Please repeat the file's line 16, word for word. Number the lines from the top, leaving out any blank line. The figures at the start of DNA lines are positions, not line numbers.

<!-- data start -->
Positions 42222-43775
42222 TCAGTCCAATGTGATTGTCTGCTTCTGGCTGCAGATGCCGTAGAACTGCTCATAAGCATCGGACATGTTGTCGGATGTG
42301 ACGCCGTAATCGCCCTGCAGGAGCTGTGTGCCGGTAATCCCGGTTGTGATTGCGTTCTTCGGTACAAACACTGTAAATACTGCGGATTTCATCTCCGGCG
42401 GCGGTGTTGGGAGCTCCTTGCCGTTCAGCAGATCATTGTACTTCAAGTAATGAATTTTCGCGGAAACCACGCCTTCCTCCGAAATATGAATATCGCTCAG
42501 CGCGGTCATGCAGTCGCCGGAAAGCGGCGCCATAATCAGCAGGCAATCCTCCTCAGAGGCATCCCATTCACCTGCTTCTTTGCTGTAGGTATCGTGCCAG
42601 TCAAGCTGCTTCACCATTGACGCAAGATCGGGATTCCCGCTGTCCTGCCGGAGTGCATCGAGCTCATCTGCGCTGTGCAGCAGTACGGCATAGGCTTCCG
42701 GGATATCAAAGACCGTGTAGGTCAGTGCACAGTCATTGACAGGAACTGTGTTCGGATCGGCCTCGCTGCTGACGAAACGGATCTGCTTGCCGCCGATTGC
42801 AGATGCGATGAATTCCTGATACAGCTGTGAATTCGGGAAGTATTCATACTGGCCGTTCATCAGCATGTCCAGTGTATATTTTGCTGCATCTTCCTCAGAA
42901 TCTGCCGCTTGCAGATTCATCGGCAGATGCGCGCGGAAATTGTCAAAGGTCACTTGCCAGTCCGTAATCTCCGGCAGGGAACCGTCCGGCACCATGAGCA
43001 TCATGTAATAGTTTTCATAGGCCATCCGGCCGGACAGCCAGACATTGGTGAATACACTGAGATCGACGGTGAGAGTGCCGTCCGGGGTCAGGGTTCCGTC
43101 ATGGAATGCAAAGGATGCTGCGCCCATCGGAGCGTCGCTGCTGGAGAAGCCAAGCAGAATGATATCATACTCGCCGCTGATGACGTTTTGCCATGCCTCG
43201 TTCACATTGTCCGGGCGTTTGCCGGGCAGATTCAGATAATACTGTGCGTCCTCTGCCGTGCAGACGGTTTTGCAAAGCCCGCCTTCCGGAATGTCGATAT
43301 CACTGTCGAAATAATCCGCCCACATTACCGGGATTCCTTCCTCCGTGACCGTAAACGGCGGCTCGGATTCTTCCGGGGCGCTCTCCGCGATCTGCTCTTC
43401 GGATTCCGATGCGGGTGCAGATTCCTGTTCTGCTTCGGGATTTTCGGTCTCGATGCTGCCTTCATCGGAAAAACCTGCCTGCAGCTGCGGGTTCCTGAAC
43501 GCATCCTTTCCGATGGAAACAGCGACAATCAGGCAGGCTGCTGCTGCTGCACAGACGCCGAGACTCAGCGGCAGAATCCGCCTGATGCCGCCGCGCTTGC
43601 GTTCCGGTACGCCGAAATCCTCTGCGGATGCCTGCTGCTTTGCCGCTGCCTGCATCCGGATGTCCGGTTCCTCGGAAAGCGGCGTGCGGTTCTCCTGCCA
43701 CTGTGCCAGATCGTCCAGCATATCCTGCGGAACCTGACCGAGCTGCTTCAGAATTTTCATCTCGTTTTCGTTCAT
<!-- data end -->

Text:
43601 GTTCCGGTACGCCGAAATCCTCTGCGGATGCCTGCTGCTTTGCCGCTGCCTGCATCCGGATGTCCGGTTCCTCGGAAAGCGGCGTGCGGTTCTCCTGCCA